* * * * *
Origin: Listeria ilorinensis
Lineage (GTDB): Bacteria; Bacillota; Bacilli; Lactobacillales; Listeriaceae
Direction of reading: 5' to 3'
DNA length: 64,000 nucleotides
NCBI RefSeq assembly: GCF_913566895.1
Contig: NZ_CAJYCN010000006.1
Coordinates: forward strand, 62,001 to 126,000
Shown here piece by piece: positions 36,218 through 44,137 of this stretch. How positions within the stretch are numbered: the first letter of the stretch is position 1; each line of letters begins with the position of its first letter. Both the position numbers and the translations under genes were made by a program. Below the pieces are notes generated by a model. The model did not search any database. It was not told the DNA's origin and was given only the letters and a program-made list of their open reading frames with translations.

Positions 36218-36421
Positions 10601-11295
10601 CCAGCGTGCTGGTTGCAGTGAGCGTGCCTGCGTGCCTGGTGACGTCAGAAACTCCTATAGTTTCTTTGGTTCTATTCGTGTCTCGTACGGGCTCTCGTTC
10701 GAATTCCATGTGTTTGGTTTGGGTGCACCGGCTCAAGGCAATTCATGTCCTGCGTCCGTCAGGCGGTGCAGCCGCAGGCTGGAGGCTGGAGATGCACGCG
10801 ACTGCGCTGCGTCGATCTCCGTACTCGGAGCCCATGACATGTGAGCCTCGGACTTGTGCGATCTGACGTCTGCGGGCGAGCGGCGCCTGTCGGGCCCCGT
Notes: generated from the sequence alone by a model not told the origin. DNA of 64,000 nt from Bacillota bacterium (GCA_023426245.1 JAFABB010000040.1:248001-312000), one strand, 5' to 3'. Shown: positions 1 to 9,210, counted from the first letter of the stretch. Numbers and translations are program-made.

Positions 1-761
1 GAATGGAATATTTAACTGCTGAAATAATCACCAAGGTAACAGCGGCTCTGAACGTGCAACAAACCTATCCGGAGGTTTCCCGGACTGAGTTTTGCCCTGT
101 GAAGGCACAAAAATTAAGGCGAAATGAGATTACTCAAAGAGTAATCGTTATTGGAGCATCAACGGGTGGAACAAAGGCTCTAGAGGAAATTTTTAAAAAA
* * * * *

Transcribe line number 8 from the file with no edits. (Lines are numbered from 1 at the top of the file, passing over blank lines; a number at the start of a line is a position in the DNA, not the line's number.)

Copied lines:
Shown here piece by piece: positions 36,218 through 44,137 of this stretch. How positions within the stretch are numbered: the first letter of the stretch is position 1; each line of letters begins with the position of its first letter. Both the position numbers and the translations under genes were made by a program. Below the pieces are notes generated by a model. The model did not search any database. It was not told the DNA's origin and was given only the letters and a program-made list of their open reading frames with translations.